So she felt confident that she will now be able to achieve what is expected of her. Because she understood what is expected of her for the first time in her life!

Wrap Up and Implementation

We then did the same thing with her evening routine on dark blue post its. And ordered it the other way, finishing with her in bed and falling asleep.

When thinking about it, I realized that some of the activities are performed on the ground floor of our house. And some on the first floor, where her bedroom and the bathroom was. So I unwrapped a brown paper roll, ripped off two pieces about a meter long, and sat down with my daughter. We put all of the ground floor post-its on one brown paper square, and all of the first floor post its on the other.

Image 4

Upstairs process mapped out, with modifications/corrections from my daughter

Finally, we hung up the ground floor post its in our dining room, and the first floor post its in her bedroom. So in the end, she had a detailed map of her daily routines, organized chronologically and physically near the place where she would actually do them.

What Happened in Practice

My wife and I were shocked at how effective this was. The daily tantrums nearly disappeared completely overnight. If there was push-back from her, it lasted 15 seconds not 15-45 minutes as it frequently did in the past.

The fastest way to help her calm down, when she looked like she was about to blow up, was to walk her over to the post-its. Then ask her where we were at that moment in the process. She would point to the relevant one. The emotions would calm down, as this required some cognitive load from her. And we could continue on with the rest of the routine that morning or evening.

About a year later, as I was putting her to bed, she said:

"Daddy, that picture there is wrong" pointing at the one where she brushes her teeth.

"Oh really, what do you mean?" I asked.

"By the time I am brushing my teeth, I'm already wearing my PJs, not a dress".

Image 5

From a dress to pajamas

She was absolutely right. The next weekend, I drew out a version of the same post-it with her avatar dressed in a pajamas.

Her brain development caught up to understand what this map meant. She had full ownership of the process, because she'd been involved from the beginning. And most importantly, she could call out specific ideas for improvement.

Lessons Learned

This experience made it clear to me how powerful the principle of visualization actually is.

  • It can help make sense of initially overwhelming complexity, by putting everything "out there" on the wall rather than in your own head.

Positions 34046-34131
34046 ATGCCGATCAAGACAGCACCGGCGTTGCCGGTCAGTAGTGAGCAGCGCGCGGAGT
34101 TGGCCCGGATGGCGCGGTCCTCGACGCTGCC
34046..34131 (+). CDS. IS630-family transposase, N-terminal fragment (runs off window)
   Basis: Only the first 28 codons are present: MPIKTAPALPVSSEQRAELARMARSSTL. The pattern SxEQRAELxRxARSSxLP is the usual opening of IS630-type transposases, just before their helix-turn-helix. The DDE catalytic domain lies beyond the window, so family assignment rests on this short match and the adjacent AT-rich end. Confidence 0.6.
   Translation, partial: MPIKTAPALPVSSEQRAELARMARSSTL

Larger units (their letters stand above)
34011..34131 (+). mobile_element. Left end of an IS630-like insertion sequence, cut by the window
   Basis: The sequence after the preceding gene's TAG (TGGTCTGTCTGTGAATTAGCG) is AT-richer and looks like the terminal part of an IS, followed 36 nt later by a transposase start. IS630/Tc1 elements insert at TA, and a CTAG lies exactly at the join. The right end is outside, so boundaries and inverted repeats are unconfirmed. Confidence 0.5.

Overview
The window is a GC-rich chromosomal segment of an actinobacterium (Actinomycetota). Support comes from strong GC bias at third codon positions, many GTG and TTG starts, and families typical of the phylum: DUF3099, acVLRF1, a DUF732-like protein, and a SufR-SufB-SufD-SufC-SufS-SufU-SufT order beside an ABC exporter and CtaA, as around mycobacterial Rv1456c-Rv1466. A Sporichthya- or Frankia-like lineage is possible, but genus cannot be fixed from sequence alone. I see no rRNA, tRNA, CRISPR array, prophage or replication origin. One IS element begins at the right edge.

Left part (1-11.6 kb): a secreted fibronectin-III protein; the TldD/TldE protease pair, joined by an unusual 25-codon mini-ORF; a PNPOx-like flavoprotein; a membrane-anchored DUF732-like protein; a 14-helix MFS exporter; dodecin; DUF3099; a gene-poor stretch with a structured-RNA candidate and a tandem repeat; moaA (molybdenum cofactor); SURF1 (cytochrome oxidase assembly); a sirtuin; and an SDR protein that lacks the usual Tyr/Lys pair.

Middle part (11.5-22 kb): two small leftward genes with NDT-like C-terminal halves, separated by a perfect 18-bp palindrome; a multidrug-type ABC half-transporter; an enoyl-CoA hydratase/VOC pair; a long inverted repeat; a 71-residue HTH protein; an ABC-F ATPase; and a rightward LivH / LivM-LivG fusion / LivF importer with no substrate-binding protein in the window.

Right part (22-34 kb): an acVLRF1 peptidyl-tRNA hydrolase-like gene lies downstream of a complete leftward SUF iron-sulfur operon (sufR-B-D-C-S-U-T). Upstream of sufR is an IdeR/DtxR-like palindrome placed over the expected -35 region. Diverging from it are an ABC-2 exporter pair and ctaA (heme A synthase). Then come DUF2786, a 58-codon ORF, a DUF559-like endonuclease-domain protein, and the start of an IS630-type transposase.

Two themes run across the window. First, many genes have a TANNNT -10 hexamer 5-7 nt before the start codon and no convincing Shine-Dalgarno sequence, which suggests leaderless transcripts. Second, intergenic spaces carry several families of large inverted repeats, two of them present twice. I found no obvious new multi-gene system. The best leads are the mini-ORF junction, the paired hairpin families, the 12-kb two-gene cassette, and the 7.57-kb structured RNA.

• It helps participants feel empowered and in control of what is happening, thus improving motivation once decisions are made.
  • It helps everyone involved to view a situation more objectively, both big picture and into the smaller details (what should I draw on your plate when you eat breakfast?)
  • In the case of my daughter, the increased clarity and reduced overwhelm also helped with emotional regulation. While (hopefully) not as necessary in a professional environment, it's good to know that this a welcome side effect.
  • It doesn't even require the ability to read or write.

Visualizing waste and complexity is a very powerful way to help get a grip on it. Clearly, the visual component speaks to us at a primordial level. Cavemen drew images. Medieval religious communication was all based on paintings and images.

In software terms, this would be like the kernel of the operating system. So you really get through to the root causes of problems and address them, rather than just yelling louder and pressuring people-regardless of age-who don't act according to your wishes.

License

This article, along with any associated source code and files, is licensed under The Code Project Open License (CPOL)

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About the Author

Lukasz Szyrmer
Program Manager
United Kingdom United Kingdom
Lukasz Szyrmer used to develop in C++ and C# and now manages development teams. He writes about agile, lasagna, and the cost of delay. If you are hungry for more, check out Debugging Velocity for a free chapter in his upcoming book.